The last of my Vintage Holidays talks was last night at the Fremont Public Library District, where I enjoyed sharing my stories and cookbooks with a wonderful, lively audience. I have a little break before the Valentine's Cakes ones begin, but I was featured along with many cookbook collectors and writers in an article for the Pittsburgh Post Gazette today. The writer, Patricia Lowry, is a collector herself and a definite kindred spirit. It was a pleasure and an honor to be included in that article:
You are in for a treat with today's recipe! In 2000, I attended a YALSA function in DC - an all day training where I kept ending up in groups with a funny, fast talking male librarian from Queens, NY. We have since done all day trainings of our own, a research project and more, with upcoming events planned- and have been very good friends since that trip to DC. Nick Buron and I found that it is possible to have a lot in common with people across the country - including having two sons, a love of cooking, Elvis, and young adult literature. Nick is a vegetarian and works out all the time (something we don't have in common!) but he is guest blogging today with a fabulous treat. Enjoy! -Amy
Bread Pudding with Bourbon Sauce
From Quick Vegetarian Pleasures (1992) by Jeanne Lemlin ISBN: 0-06-096911-3
When I was young, a family friend made bread pudding and I was blown away. As a chocoholic from a young age, this was no easy feat as there is no chocolate anywhere in this recipe. It took me almost twenty years to eat, let alone find a recipe for, a bread pudding that was as wonderfully simple as what I remember from my youth. I have made this recipe at least twenty times since buying this cookbook (my favorite) in 1992 and I have slightly tweaked the recipe over the years and don’t even make the Bourbon Sauce all the time as it is extremely rich. I hope you enjoy it as much as I have. -Nick Buron
1 8-oz loaf day-old French or Italian bread torn into small pieces – about 8 cups (I prefer crust off)
3 cups of low-fat milk
2 large eggs, beaten
1 shot whisky (Optional, my addition)
1 cup sugar
½ cup raisins (I don’t use them)
3 tablespoons vanilla extract (one tablespoon more then called for)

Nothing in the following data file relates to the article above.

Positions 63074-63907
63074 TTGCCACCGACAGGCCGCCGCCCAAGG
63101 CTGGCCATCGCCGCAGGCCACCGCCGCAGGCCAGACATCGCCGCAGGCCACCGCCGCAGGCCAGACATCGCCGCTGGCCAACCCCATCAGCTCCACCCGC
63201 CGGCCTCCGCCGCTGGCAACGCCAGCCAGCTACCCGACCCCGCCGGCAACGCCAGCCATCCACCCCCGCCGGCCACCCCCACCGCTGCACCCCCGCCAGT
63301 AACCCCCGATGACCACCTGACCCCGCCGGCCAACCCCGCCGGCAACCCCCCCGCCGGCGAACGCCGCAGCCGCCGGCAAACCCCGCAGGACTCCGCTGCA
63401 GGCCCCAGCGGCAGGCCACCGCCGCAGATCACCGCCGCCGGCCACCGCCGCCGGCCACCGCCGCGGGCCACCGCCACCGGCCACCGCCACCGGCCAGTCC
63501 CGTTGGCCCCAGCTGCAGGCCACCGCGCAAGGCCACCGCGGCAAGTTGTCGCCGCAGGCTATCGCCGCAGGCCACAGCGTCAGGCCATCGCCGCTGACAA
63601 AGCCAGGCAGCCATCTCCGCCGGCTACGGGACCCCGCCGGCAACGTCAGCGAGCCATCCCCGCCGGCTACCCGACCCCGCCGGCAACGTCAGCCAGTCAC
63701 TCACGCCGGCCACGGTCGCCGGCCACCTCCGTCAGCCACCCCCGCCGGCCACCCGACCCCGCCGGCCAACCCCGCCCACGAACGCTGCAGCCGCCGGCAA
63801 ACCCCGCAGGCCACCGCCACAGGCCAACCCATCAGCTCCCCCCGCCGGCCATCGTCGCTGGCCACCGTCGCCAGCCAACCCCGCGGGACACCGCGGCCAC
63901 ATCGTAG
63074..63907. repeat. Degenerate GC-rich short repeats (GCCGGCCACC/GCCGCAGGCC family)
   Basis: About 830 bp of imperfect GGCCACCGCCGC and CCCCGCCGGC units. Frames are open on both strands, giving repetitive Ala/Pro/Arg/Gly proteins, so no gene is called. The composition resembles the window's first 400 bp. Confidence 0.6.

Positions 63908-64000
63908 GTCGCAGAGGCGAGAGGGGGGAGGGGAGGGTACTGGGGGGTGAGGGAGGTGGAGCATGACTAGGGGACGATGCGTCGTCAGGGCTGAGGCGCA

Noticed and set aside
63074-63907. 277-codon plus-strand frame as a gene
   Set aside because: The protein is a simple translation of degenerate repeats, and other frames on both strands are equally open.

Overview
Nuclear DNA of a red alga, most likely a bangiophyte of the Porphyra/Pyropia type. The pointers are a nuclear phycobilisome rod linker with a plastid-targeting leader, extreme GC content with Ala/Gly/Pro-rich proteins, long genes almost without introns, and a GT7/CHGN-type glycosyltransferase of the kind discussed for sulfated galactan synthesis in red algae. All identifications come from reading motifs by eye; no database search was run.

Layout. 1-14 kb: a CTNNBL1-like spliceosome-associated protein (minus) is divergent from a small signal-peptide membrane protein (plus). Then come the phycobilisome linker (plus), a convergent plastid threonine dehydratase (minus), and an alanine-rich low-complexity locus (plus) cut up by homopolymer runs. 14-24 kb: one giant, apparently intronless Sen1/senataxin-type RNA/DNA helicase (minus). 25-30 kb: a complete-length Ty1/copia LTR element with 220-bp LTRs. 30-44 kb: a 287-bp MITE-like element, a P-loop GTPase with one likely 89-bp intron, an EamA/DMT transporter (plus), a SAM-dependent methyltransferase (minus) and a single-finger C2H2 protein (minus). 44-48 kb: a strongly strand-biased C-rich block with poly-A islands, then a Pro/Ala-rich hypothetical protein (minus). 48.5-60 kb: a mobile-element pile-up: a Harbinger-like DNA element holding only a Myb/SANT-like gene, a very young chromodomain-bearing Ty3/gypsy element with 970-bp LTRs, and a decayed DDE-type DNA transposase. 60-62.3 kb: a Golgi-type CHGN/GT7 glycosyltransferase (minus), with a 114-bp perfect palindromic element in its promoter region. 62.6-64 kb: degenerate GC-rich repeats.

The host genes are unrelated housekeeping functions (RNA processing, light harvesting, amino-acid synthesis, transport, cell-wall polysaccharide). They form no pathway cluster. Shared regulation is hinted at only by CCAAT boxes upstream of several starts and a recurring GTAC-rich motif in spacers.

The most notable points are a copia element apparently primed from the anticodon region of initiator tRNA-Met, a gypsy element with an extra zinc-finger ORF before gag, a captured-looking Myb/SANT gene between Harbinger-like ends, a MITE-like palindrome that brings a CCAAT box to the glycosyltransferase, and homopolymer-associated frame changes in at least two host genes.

½ teaspoon nutmeg (My addition)
1 tablespoon cold unsalted butter, cut into bits
6 tablespoons unsalted butter
1 large egg
¾ cup confectioner’s sugar
3 tablespoons bourbon whiskey
1) Butter a deep 2-quart baking dish and set aside.
2) Tear the bread into small pieces and drop them into a large bowl. Pour the milk over them and stir to moisten. Soak 30 minutes. (About 20 minutes after beginning to soak the bread, preheat the oven to 350°F.) When finished soaking, break up the bread into bits with a large spoon.
3) Beat together the eggs, sugar, raisins, whiskey and vanilla. Pour into the bread mixture and stir thoroughly, breaking up any large chucks of bread that surface. Scrape the pudding into the prepared baking dish, smooth the top, and dot with the butter. Place the baking dish in a large pan and fill the outer pan halfway with hot water. Place both pans in the oven and bake for 70 minutes, or until a knife inserted in the center of the pudding comes out clean.
4) Meanwhile, make the sauce: Melt the butter in a double boiler. In a small bowl, beat the egg, and beat in the confectioner’s sugar. Stir into the melted butter, and whisk the mixture until it becomes very hot, about 7 minutes. Do not boil. Remove from the heat and scrape into a bowl. Let cool to room temperature, stirring occasionally. The sauce will thicken as it cools. Stir in the bourbon.
5) Serve the pudding hot or warm in small custard cups. Spoon some sauce over each serving. Or serve room temperature or cold with no sauce.